Does the name "Mahan" sound familiar? It should if you are a student at AC. Mahan Hall (located between the Caine Student Center and the Shipman Library) is home to the Art and Interior Design departments.
But where did the name Mahan come from?
Asa Mahan was AC's first president.
Born on November 9, 1799, Asa Mahan grew up a devout Christian and studied at Hamilton College and Andover Theological Seminary. Asa was an abolitionist and a firm anti-slavery supporter. Before coming to AC, he was the first president of Oberlin College in Ohio.
While president at Oberlin, he opened the college to students of all races only two years after its founding. This was the first college to do so in the US.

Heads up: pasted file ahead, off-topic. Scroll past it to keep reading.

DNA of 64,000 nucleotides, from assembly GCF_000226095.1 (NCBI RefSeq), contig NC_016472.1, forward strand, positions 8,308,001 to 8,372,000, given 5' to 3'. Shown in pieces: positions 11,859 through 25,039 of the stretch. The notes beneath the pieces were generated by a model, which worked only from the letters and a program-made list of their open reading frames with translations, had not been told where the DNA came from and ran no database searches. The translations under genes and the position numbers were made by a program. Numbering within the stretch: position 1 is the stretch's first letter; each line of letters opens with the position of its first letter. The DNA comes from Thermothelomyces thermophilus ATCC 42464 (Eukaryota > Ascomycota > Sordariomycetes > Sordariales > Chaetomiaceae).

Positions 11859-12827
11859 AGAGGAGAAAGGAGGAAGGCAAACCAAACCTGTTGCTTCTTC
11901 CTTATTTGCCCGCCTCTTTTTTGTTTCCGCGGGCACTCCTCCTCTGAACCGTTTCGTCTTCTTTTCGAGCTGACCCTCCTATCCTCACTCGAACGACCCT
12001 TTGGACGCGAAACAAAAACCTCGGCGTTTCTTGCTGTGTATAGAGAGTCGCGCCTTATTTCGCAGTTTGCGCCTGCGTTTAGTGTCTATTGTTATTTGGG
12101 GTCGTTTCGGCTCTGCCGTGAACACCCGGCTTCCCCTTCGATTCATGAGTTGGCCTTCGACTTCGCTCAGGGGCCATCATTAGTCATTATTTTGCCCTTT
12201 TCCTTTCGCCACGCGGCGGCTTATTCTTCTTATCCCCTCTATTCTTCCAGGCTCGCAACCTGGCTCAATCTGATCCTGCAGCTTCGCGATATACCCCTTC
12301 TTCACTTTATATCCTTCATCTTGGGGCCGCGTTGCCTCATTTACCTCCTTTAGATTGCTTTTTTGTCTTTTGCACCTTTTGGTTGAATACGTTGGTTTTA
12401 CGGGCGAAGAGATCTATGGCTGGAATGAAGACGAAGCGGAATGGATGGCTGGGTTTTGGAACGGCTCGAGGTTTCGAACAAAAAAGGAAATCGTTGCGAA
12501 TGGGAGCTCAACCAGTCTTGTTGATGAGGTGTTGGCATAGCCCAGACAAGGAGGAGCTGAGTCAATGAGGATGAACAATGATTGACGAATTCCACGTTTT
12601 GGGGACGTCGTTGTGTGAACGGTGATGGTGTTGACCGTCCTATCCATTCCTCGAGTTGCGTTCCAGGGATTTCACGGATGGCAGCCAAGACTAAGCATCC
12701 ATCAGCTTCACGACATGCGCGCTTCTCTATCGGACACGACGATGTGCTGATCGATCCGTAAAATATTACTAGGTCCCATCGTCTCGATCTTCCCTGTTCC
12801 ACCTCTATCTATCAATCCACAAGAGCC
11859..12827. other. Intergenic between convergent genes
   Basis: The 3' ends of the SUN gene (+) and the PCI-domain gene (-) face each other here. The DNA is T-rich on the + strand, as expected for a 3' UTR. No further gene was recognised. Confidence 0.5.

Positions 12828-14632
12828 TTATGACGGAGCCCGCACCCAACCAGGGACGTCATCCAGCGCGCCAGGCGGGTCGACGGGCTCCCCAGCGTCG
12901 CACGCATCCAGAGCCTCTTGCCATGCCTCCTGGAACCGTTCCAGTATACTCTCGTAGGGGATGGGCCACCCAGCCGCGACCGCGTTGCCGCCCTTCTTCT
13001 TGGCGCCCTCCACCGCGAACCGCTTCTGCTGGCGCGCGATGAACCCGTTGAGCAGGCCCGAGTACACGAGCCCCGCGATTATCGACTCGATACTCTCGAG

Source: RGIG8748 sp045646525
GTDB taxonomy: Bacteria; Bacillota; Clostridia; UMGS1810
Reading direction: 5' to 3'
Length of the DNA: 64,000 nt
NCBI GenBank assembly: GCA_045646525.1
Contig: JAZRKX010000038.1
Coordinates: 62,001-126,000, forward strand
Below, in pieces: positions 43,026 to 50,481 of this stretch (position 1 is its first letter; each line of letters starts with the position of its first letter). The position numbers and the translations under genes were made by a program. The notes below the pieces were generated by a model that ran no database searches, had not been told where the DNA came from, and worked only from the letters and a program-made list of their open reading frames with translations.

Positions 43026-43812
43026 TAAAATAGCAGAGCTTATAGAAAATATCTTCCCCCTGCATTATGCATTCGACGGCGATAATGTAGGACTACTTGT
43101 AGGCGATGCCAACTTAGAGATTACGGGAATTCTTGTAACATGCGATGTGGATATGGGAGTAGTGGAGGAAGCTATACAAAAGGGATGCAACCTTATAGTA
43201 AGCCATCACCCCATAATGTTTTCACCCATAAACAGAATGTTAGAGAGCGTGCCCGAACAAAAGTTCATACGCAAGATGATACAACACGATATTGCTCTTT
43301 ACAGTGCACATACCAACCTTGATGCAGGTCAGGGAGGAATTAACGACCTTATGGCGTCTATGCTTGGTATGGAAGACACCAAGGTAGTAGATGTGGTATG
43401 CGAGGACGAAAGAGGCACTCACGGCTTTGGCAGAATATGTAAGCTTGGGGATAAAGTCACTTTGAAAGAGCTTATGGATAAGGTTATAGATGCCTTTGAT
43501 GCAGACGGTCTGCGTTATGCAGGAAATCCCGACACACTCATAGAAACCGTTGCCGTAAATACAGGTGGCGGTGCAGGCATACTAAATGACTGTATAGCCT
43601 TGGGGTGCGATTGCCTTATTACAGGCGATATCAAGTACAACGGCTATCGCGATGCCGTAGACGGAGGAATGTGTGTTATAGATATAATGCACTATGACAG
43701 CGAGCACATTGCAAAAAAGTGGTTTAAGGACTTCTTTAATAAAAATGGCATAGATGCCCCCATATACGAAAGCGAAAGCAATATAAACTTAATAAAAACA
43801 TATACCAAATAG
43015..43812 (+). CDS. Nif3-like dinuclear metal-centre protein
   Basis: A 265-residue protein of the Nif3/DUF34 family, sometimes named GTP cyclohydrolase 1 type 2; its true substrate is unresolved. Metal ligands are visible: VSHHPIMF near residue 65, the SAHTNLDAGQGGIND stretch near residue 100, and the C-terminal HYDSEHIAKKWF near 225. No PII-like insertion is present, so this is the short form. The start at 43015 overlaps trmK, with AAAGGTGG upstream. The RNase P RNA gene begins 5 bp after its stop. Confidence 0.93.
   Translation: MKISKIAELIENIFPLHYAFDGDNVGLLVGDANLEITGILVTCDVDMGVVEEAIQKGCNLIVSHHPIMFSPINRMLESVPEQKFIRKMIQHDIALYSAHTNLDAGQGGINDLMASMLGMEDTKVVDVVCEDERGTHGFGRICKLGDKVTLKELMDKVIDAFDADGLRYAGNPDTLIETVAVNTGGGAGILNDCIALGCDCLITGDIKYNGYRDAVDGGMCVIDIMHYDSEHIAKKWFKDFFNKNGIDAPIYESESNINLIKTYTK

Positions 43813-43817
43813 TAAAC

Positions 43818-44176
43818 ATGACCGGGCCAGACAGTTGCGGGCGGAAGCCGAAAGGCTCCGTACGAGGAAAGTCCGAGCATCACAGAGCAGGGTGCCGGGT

Eventually, he left Oberlin College and founded Cleveland College, also located in Ohio. This was Cleveland's first institute of higher learning. However, after a few years this college went bankrupt and closed. Sad story, right? But it's cool, because then he came to AC.
He joined the faculty at AC, which was just starting out as a college after having been given the assets from the failed Michigan Union College. This was in 1859. Under Asa, AC flourished and even was home to the Michigan regiments during the beginning of the American Civil War. Their base camp was located where Valade Hall now stands.
In 1974, Asa moved to England where he would live for the remainder of his life. During this time, he published many papers having to do with philosophy and theolohy. He died in Eastbourne, England on April 4, 1889 at 89 years of age. He had been married twice and had 7 children, and had been the first president of three different colleges.
n 1965, AC named the newly built art builing "Mahan Hall" after Asa.